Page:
"We consider only fiercely independent students who work well within a program combining distance learning and limited residency," Schirmacher points out. Launched in 1998, the Media and Communcations Division of EGS is graduating two MA
and two PhD students, its first, in 2002. (It has an equally successful Expressive Arts Therapy Division launched in 1994).
EGS stresses its cross-disciplinary approach, and the school has reminded many people of the legendary Black Mountain College in the post-war United States, which brought together composer John Cage, choreographer
Merce Cunningham and painter Robert Rauschenberg along with a host of other artists. The difference is, that thanks to the Valais educational authorities, EGS can hand out post-graduate degrees.
The brainchild of Schirmacher and likeminded academics, EGS was launched to attract students not just by its star turns but to offer people who had already made their mark a way to absorb some of the cutting
edge ideas in communications. Its format also sprang from Schirmacher's determination to get away from the dismissive way US universities often treat their graduate students -- as cheap teaching staff -- and from the impersonal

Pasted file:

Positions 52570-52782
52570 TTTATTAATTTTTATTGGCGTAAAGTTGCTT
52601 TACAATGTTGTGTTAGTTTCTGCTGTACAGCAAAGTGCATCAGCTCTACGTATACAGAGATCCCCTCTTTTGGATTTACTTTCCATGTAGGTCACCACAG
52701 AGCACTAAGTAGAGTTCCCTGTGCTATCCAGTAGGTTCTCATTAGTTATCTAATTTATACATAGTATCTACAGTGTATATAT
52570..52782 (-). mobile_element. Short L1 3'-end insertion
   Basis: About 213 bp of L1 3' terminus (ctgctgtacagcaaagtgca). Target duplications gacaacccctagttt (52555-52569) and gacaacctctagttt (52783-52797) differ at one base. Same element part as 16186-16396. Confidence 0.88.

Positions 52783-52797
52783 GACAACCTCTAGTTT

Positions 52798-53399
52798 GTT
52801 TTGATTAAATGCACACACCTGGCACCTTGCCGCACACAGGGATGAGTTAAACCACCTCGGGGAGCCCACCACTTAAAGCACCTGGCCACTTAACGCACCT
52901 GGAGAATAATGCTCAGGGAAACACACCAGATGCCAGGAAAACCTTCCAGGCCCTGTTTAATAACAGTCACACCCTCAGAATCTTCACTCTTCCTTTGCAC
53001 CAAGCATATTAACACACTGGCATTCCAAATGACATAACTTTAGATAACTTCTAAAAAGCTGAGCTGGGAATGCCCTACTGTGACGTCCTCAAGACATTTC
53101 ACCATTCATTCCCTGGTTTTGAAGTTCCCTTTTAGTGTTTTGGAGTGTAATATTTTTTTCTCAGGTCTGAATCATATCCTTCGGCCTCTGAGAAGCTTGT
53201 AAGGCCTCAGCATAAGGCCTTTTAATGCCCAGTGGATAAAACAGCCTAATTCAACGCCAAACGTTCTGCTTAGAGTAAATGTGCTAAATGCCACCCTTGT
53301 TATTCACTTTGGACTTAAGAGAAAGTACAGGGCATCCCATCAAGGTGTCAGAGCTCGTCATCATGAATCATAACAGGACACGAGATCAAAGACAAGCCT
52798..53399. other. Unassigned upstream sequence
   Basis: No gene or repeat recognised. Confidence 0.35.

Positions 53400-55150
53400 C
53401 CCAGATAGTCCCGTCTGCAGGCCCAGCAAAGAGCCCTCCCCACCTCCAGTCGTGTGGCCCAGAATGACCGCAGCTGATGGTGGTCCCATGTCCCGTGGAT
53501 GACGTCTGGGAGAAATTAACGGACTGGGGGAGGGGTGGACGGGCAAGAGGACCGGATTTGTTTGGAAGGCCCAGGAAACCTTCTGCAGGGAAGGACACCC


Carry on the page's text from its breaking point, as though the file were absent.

distance between professors and students at European universities.
So though Schirmacher has 15 years experience with online teaching, the Saas-Fee intensive seminars are a key component of the course. "It is not so much the content the professors provide," he says.
"They come here to present their case. They also expect their students to present their case. Students have to be independent personalities in their own right."
Nor does EGS want students who seek to use their degrees solely for their personal development. "We will not accept 'pensioners.' We want students who will make an impact at a professional level."
EGS is determined not to depend on public money for its operations, enabling it to keep complete independence. This means that student fees have to pay for most of the running expenses, but by keeping down
administrative costs and using cyber-educational technology to the full, each academic year is restricted to a score of students and total fees are a competitive US$15,000.
Schirmacher, President of the International Schopenhauer Association, used his wide-ranging contacts to build up the star cast of the EGS faculty and many of the students are graduates of the New School. EGS
wants to expand its range of students but young working professionals in the arts find the fees hard to pay from their own pockets, even in Switzerland. "The ideal would be a trust fund or sponsorship for scholarships
to enable students to take advantage of the opportunity we offer," says Schirmacher. East Europeans, Chinese and Swiss have applied for places but had to withdraw because they could not find ways to obtain the money,
he reports. So that is the next step EGS wants to take in its "brain wars".
Dr Wolfgang Schirmacher
Dean of the Division of Media and Communication
Tel +41 27 474 9917
Fax +41 27 474 9969
Peter Hulm, co-editor of Crosslines Global Report, signed up with EGS in 2001.